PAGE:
Recent Submissions

  • Large eddy simulation of the flow past a circular cylinder at super-critical Reynolds numbers

    Ahmadi, Mohammad; Yang, Zhiyin; University of Derby (ASME, 2020-09)
    Turbulent flow past a circular cylinder at super-critical Reynolds numbers is simulated using large eddy simulation in this study. A novel combination of O- and H-grid structures is used to reduce mesh cells and, in turn, the computational cost. To investigate the influence of sub-grid scale (SGS) models on the accuracy of simulations, four different SGS models are applied to simulate the flow. In this study, the effect of mesh resolution near the wall on the accuracy of results is also evaluated by applying different y+ values at the wall. The results show that due to the complexity of the flow around the cylinder particularly at high Reynolds numbers, using very high resolution mesh near the cylinder wall, can not guarantee the accuracy of results and other parameters such as mesh resolutions at the top and bottom shear layers and the wake shortly behind the cylinder should be considered appropriately.
  • Assessment of drag reduction devices mounted on a simplified tractor-trailer truck model

    Charles, Terrance; Yang, Zhiyin; Lu, Yiling; Coventry University; University of Derby (Shahid Chamran University of Ahvaz, 2020-09-14)
    Aerodynamic drag reduction of tractor-trailer combination trucks is critically important to improve their fuel consumption which consequently results in lower emissions. One practical method to reduce aerodynamic drag of a truck is by mounting drag reduction devices on the truck. This paper presents a numerical study of turbulent flow over a simplified tractortrailer truck with different drag reduction devices mounted on the truck using the Reynolds Averaged Navier-Stokes (RANS) approach to assess the effectiveness of those devices in drag reduction around the tractor-trailer gap region. Three cases with different drag reduction devices have been studied and significant drag reduction (above 30%) has been achieved for all three cases. Detailed analysis of the flow field has been carried out to understand drag reduction mechanisms, and it shows that no matter what drag reduction devices are deployed the drag reduction is mainly due to the reduced pressure on the front face of the trailer, and a small proportion of the drag reduction is due to the reduced turbulent kinetic energy in the gap region.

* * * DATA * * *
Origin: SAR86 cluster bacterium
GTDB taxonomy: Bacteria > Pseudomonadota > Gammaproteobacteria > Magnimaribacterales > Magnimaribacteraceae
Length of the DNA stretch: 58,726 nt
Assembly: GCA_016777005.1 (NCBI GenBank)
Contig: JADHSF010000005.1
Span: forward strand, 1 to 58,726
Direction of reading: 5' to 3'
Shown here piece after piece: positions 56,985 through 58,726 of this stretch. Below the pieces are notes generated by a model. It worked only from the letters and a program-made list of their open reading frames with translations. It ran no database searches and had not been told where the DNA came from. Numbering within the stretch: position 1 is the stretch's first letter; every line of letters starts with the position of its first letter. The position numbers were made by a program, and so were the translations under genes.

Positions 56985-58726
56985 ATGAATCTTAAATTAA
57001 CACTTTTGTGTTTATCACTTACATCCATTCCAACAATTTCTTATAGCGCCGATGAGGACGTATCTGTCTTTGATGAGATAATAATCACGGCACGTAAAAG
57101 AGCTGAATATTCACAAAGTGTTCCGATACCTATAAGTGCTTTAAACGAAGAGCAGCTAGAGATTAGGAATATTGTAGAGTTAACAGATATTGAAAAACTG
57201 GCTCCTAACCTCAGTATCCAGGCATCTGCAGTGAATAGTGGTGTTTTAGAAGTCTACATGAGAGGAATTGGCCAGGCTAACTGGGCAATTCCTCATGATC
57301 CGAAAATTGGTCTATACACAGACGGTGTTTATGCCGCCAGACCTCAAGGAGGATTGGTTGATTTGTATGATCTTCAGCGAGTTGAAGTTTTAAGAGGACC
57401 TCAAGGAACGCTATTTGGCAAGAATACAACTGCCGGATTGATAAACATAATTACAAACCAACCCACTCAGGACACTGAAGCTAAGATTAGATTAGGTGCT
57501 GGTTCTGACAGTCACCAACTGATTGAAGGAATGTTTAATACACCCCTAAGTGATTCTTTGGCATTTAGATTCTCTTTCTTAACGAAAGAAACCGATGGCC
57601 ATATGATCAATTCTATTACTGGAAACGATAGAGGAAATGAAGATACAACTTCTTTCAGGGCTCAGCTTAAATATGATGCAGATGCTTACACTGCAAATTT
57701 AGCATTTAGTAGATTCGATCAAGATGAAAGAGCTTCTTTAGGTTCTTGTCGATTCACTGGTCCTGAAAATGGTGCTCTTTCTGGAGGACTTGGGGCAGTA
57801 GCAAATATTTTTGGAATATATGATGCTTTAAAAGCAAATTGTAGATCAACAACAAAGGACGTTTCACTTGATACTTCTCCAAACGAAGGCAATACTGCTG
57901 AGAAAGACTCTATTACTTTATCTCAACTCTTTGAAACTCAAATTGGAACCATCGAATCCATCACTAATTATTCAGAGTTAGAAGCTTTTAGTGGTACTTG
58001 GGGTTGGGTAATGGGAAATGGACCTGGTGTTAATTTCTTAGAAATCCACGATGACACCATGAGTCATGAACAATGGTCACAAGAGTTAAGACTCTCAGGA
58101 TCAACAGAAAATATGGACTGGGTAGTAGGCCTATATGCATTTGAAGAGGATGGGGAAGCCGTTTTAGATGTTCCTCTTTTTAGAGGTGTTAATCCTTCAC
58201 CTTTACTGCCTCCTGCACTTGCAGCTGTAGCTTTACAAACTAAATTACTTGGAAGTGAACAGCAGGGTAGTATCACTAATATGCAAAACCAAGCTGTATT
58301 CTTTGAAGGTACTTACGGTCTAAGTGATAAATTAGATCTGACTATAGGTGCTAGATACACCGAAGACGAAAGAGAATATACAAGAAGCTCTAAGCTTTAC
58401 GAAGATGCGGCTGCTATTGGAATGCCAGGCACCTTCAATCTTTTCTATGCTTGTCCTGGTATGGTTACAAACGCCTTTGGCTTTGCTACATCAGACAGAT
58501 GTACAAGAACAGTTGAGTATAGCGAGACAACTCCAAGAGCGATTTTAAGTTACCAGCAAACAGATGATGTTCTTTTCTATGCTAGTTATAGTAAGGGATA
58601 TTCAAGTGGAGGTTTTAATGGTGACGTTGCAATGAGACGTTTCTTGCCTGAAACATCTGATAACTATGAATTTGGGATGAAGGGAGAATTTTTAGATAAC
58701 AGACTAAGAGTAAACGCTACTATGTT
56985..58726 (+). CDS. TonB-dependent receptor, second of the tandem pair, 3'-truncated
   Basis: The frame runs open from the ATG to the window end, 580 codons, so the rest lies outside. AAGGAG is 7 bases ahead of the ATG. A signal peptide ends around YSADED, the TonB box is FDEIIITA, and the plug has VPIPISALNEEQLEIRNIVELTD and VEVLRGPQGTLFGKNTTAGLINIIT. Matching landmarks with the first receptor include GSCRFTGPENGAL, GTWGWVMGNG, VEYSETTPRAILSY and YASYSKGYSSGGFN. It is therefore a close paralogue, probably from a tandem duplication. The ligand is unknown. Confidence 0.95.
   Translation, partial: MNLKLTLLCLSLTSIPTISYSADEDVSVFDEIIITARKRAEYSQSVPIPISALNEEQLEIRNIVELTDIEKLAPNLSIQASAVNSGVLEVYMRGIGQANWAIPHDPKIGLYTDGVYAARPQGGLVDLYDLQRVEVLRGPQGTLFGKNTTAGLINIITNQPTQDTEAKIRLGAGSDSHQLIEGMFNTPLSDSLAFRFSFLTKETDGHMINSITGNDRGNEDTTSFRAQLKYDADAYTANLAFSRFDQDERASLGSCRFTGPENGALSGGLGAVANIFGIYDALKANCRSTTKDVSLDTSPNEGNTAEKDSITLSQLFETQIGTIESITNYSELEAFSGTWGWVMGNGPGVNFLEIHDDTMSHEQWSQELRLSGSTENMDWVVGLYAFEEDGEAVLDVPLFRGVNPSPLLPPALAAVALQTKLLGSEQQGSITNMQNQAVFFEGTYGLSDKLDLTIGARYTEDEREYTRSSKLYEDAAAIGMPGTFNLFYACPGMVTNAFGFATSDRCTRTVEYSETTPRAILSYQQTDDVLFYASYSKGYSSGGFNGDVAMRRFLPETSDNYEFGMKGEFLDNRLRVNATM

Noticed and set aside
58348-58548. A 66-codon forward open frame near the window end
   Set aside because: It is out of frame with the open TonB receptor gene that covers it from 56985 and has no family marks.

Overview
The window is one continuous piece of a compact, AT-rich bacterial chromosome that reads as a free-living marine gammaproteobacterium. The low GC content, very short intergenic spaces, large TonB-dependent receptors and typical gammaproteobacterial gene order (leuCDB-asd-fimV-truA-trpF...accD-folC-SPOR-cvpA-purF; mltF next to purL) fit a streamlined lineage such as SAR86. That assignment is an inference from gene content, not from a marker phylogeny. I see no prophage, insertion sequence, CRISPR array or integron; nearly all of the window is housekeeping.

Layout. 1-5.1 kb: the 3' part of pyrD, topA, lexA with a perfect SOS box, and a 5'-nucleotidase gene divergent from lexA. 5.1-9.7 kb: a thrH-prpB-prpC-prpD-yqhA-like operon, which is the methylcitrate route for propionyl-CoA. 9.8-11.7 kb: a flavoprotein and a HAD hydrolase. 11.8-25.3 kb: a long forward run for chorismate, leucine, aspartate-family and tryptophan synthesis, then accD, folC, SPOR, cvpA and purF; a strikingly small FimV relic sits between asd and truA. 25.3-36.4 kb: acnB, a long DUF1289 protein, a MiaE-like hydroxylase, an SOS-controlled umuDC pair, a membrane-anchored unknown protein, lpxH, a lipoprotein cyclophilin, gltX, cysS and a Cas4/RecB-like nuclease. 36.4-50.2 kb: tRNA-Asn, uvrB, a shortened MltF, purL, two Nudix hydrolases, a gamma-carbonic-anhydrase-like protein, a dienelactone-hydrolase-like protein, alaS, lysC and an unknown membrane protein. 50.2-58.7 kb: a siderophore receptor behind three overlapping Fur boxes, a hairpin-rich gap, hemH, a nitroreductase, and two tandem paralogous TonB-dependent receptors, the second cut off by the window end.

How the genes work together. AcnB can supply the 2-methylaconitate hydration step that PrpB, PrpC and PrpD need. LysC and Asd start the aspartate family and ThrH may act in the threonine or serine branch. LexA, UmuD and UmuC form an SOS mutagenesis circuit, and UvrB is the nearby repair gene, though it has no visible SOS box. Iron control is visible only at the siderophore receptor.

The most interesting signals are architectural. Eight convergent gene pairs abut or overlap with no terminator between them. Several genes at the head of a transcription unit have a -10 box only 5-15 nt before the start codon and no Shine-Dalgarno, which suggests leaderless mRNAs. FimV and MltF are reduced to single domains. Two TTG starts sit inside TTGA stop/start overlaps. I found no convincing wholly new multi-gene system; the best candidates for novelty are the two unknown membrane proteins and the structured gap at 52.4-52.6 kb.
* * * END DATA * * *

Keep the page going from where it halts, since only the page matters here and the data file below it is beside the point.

• Optimal design of cold roll formed steel channel sections under bending considering both geometry and cold work effects

    Qadir, Sangar; Nguyen, Van Bac; Hajirasouliha, Iman; Cartwright, Brian; English, Martin; University of Derby; University of Sheffield; Hadley Industries plc (Elsevier, 2020-09-17)